Hello folks. Today's the last work day of the week, so this will be the last idiom of this week. That also means that tomorrow is Thanksgiving, so those of you who are traveling, I hope you have a great trip and that you return safely.
Today's idiom is "straight from the horse's mouth." The phrase refers to information that you know is accurate and has either come from the source or as close to the source as possible. The phrase originates from the practice bettors used to use to judge a horse before a race. Often it was difficult to tell a horse's age or physical fitness by just looking at the horse's body, so rather than trusting the owner of the horse for this information, the bettor would actually look in the horse's mouth; the reason for this is that condition of the horse's teeth is a good indicator of the horse's age. Example:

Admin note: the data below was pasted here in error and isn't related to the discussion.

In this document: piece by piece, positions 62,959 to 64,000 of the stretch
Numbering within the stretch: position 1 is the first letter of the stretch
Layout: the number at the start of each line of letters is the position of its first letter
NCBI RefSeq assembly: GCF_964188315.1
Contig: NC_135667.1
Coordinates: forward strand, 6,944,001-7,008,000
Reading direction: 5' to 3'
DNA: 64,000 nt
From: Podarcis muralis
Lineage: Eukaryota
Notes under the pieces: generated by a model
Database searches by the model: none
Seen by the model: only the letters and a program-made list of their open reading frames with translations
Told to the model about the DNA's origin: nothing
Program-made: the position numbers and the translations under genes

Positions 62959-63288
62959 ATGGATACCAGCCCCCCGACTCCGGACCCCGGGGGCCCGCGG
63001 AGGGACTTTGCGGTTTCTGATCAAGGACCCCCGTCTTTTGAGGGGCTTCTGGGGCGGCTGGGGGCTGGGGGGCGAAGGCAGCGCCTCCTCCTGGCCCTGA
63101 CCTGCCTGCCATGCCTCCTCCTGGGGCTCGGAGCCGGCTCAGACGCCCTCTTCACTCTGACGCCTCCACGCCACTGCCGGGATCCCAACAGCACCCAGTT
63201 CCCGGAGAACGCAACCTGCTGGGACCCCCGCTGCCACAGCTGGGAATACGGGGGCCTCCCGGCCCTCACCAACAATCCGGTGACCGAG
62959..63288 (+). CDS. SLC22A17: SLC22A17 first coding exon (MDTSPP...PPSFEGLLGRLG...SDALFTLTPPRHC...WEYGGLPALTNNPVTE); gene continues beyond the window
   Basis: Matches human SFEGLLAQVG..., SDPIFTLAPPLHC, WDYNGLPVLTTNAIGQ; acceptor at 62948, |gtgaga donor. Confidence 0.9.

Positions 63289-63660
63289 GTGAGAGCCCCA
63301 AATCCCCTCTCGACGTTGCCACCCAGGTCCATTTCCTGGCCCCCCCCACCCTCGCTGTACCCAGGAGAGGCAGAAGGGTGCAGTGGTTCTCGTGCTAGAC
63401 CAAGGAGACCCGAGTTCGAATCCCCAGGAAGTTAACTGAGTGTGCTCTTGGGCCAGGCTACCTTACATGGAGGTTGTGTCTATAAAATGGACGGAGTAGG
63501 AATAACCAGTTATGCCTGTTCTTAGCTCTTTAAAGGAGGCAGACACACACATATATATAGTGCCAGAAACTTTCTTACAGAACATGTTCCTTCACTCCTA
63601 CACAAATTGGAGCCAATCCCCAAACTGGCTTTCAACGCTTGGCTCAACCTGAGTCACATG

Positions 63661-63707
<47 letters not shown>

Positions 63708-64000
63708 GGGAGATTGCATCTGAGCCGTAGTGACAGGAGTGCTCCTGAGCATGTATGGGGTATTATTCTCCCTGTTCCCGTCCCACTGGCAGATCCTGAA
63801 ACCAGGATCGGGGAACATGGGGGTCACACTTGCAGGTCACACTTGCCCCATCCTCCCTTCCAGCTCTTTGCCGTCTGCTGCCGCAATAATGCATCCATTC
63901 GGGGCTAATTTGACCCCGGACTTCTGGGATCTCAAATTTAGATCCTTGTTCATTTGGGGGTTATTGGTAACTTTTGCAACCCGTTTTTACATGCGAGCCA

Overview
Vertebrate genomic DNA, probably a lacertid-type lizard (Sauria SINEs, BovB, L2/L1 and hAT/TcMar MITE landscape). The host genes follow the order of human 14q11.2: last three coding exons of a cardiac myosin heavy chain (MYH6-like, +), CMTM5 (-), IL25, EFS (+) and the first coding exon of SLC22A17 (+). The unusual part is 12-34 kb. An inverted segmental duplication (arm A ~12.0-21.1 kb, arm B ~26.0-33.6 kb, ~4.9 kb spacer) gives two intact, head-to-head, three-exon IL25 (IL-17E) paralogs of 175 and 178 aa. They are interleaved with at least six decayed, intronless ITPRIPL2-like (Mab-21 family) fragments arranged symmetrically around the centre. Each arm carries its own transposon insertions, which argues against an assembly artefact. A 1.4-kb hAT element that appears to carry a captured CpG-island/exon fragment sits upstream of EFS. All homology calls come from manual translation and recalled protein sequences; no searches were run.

"There have been quite a few rumors going around that Bob is going to quit his job, but I heard it straight from the horse's mouth; his last day is Tuesday."
A similar phrase is "never look a gift horse in the mouth." The phrase is said when someone receives a gift, and means the receiver of a gift should trust the giver and not insult him by questioning the quality of the gift. The phrase again comes from looking at a horse's mouth to judge the quality of the horse, but in this case, since someone is giving the horse as a gift, the receiver should not be so picky.